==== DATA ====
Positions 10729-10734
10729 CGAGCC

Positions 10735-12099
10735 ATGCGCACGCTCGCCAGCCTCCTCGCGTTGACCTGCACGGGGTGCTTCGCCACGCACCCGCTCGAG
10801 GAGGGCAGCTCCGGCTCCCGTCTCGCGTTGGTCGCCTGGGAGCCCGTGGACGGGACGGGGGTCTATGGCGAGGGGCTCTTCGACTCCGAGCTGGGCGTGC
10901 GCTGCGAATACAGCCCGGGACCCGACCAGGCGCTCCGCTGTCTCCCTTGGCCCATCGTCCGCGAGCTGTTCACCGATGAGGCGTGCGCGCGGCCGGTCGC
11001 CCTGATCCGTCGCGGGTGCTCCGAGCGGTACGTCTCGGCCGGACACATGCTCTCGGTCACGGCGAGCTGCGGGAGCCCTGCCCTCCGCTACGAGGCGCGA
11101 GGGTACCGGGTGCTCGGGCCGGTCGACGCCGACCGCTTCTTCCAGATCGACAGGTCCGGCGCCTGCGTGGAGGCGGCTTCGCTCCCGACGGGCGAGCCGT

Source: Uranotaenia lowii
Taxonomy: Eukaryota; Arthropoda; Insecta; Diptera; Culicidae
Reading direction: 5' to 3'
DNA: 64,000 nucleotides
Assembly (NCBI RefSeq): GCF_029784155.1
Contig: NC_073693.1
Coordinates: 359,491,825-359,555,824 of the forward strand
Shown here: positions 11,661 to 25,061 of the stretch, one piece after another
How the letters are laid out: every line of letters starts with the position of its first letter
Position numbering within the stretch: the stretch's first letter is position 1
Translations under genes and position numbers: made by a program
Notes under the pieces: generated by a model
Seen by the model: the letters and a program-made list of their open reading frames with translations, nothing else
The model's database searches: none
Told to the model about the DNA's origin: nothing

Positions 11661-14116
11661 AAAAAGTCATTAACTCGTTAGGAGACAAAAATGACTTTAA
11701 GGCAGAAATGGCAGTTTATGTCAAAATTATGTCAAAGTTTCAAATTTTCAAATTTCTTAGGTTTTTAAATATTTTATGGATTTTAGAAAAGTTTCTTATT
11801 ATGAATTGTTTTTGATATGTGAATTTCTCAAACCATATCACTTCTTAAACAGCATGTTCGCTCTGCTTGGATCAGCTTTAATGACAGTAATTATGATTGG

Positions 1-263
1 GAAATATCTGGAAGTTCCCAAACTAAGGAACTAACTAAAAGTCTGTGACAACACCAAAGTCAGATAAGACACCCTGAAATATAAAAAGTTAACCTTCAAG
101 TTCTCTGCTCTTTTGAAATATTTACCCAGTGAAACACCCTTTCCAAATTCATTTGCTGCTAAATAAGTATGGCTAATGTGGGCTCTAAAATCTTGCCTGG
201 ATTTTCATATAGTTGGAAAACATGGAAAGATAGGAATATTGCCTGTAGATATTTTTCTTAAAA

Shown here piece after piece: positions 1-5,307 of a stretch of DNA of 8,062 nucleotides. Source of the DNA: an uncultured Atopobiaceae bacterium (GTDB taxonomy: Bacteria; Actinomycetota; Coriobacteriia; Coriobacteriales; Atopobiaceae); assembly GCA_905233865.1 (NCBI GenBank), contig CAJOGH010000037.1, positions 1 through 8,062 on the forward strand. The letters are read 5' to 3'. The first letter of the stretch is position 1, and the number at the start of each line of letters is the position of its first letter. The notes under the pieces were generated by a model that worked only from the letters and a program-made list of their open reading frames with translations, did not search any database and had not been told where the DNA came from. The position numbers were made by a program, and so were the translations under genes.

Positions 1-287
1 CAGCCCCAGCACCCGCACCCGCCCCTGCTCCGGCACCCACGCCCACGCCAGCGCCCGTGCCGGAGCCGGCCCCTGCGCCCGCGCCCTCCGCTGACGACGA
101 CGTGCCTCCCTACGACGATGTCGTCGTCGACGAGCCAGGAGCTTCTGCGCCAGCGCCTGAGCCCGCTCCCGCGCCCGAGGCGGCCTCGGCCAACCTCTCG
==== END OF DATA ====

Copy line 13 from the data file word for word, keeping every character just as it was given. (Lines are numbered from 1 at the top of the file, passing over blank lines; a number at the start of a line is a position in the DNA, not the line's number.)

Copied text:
Assembly (NCBI RefSeq): GCF_029784155.1